He implied that a lot of the hate mail sent by the public was actually from Ian (McMillan, Diane's father) and me.
"These e-mails contained swearwords and perversion. Neither Ian nor I sent any emails with bad language.
One person sent this insulting email using bad language over and over again to Amadon, so he printed many copies of this same email to try to illustrate to us how much pain he had had to endure."
In his letter to Laurie, Amadon wrote: "Something had to happen" before he met Karene.
Karene said: "He was quite sarcastic in his covering letter to me, saying: 'It's all very well to be cordial but you need to know the weight of the pain you have caused me.'
He wanted us to apologise for these emails before he would have anything to do with us.
"If he was an authentic spiritual leader, would he behave in this way? Would he wake us up in the middle of the night, confronting us with piles of public hate mail, demanding an apology when we had travelled halfway around the world to visit our daughter?"
The next day, Diane phoned her mother, begging her to apologise to Amadon. Karene says Diane does not perceive Amadon's or her actions as at all wrong.
"Laurie then said to Diane: 'we came in a spirit of reconciliation.' I also declared that there was nothing loving about what he had just done.
"How could we apologise to such a conscienceless person who lures a 15-year-old over the Internet, waits until she is 18 and then whisks her out of the country into a marriage?
"I do not want to condone this man's actions: I want my daughter to know that I believe he is wrong. She is married to a man who I have never spoken to or met. We asked her some pertinent questions such as: 'Do you ever go out on your own?' and 'Do you have any personal freedom?' She didn't answer.
"We were never able to take her out on her own. She is under their control and we only have access to her if they allow it. I believe she is in the wrong hands and I cannot pretend about this. I believe she is happy but she is deceived."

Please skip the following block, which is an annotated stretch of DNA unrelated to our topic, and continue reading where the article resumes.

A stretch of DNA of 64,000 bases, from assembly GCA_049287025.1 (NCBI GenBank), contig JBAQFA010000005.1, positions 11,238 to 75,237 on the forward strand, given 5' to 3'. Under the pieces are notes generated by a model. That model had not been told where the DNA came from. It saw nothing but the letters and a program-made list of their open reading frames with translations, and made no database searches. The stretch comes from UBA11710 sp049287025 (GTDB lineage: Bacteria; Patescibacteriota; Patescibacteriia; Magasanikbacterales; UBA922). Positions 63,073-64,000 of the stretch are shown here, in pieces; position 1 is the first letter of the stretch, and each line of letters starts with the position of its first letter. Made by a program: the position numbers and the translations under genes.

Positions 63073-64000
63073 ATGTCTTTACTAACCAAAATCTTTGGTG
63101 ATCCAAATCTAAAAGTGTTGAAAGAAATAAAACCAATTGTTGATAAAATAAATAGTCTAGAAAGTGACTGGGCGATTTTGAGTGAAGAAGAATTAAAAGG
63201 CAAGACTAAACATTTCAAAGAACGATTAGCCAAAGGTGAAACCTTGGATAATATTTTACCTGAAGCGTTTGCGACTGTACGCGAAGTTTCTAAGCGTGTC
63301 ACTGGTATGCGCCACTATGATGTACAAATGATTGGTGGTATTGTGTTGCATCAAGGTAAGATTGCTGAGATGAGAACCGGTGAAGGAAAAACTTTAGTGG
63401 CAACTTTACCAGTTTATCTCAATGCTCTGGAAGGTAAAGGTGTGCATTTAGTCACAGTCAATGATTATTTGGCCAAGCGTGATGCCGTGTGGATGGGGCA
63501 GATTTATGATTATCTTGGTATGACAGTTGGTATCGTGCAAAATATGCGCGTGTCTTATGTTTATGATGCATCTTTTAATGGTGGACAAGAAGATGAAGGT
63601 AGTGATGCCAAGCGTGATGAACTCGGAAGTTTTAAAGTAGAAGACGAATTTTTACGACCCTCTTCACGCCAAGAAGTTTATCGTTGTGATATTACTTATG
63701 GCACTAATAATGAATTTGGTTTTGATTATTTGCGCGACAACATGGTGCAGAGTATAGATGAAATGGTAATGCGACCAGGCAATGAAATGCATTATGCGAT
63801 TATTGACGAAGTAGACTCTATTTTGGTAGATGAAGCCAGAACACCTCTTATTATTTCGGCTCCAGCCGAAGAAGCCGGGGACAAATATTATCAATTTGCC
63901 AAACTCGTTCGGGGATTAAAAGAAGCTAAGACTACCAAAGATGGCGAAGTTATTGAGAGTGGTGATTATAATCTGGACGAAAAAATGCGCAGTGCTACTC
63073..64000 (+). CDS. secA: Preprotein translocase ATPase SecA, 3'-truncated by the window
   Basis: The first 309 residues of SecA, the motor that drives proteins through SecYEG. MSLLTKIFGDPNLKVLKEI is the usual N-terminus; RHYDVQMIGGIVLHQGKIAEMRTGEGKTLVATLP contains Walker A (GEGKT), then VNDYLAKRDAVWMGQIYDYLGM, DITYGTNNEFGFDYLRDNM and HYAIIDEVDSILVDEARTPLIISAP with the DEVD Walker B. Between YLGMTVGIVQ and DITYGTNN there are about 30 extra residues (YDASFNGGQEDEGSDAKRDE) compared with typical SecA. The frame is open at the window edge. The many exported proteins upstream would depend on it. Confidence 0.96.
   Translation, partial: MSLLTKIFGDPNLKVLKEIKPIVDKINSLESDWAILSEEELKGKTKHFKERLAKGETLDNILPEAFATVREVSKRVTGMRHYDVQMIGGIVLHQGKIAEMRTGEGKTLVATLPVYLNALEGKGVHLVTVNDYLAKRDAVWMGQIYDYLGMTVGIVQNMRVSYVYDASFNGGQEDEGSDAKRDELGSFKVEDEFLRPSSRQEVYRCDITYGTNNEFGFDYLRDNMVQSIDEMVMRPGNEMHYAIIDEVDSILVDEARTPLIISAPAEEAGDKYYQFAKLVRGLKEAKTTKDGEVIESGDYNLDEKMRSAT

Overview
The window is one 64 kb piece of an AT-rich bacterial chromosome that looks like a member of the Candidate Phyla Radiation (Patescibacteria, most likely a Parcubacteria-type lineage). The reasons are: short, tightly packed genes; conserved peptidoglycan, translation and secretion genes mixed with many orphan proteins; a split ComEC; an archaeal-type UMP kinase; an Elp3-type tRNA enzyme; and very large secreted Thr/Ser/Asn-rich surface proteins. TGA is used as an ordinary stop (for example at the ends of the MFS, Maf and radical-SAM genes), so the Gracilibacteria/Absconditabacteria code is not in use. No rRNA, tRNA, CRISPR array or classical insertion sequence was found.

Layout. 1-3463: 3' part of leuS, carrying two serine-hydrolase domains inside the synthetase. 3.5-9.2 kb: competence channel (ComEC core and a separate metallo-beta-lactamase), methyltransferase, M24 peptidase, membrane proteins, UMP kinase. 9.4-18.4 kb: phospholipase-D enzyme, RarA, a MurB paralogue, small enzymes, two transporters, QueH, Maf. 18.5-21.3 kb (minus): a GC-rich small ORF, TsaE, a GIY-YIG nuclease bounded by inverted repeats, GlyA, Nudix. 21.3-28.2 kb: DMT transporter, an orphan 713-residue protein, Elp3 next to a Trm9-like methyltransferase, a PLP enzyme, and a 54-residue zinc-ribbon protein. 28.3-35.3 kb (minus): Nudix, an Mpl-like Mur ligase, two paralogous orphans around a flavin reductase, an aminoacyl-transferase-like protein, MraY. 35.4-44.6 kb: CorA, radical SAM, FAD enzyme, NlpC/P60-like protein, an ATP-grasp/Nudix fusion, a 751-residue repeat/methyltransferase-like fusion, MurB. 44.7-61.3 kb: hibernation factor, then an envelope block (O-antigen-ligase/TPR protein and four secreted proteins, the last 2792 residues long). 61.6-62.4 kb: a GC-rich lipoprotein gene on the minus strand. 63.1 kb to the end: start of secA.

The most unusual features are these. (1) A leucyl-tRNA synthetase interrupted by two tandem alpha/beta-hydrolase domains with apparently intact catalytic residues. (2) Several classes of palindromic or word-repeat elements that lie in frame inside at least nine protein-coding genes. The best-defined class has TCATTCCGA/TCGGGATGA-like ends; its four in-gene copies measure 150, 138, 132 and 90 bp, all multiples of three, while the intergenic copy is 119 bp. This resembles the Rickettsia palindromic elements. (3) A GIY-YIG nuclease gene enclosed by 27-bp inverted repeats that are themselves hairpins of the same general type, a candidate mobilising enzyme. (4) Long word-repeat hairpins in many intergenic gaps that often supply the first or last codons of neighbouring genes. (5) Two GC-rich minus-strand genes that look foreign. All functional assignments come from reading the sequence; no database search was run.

Karene said people had started to judge her and her family. Her youngest daughter, Angela, had told her some of the things children had said to her. They were saying that the family do not seem to be too upset about what has happened to Diane.
"The opposite is true. Our family are devastated: we are battling to cope and we have had to endure stories by a SA tabloid magazine which described us as miserable and abusive.
In the US, Laurie and I were beside ourselves most of the time, not knowing what to do or how to behave.
"Laurie was in tears frequently and, being frail, often physically exhausted. It is very, very hurtful and inexplicable - and a good man would never encourage his wife to treat her family in this way.
"I found myself praying for guidance and reading the Bible every day. We so desperately wanted to do the right thing but we didn't always know what that was.
"It was like being on an emotional roller-coaster where they called the shots. But I am sure that she was left in no doubt as to how much we love her. "